The meeting agenda serves as a guide for including necessary details, such as every attendee’s name and proposals to be voted on. It’s a good idea to send the meeting agenda in advance and inform everyone about the expectations. Otherwise, you can hand the agenda document at the beginning of the meeting after everyone’s seated.

  • Meeting Template

Before you start taking notes, prepare your document and allocate different sections to different agenda items. In fact, use the agenda to create your outlines and list the items accordingly. Make sure that you use appropriate formatting wherever needed (like bullet points, etc.). If you’re using a notepad, make sure to leave enough space between each paragraph or agenda item.

  1. Take Notes

Once the meeting starts, it’s time for you to pull your notepad or laptop out and start making notes. Try to jot down the information as and when it’s being discussed—that way it’s still fresh in your mind. Use the outline to break the meeting points down into separate sections. Ensure that you’ve made note of every action item, decision and motion.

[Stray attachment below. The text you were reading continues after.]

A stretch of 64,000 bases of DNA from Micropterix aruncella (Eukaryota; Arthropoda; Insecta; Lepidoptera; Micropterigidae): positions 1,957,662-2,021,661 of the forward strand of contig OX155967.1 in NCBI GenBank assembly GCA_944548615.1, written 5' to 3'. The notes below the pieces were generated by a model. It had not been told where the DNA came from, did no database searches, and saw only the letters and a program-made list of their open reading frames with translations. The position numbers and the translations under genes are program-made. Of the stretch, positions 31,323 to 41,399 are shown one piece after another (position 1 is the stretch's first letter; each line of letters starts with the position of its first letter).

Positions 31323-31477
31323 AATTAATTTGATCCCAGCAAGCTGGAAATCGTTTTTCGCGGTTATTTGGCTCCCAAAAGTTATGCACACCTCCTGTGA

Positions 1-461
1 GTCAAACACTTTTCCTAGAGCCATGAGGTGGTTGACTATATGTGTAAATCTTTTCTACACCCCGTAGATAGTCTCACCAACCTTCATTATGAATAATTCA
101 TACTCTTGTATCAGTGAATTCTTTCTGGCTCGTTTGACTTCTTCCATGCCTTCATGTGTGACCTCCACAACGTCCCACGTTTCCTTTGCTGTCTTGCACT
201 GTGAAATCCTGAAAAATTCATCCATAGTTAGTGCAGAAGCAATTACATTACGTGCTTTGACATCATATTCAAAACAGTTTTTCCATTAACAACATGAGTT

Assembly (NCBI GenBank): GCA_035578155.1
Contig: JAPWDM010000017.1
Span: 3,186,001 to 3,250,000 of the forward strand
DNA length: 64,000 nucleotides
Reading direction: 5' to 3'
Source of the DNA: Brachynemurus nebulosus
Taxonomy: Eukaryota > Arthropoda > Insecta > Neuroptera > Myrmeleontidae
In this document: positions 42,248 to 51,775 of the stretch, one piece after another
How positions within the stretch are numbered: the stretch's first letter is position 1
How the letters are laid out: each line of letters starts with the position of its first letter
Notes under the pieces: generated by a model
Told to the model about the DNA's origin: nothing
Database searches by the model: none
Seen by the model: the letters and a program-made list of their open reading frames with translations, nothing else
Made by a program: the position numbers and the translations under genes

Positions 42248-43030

Virtual meetings are not always the easiest to sit through! An effective way to ensure that you don’t miss out on any important detail is to record the session. Several e-meeting platforms have a recording option. Here are a few things to keep in mind while taking online meeting minutes:

  • Be objective

  • Use the same tense throughout

  • Avoid personal observations

  1. Collect Additional Information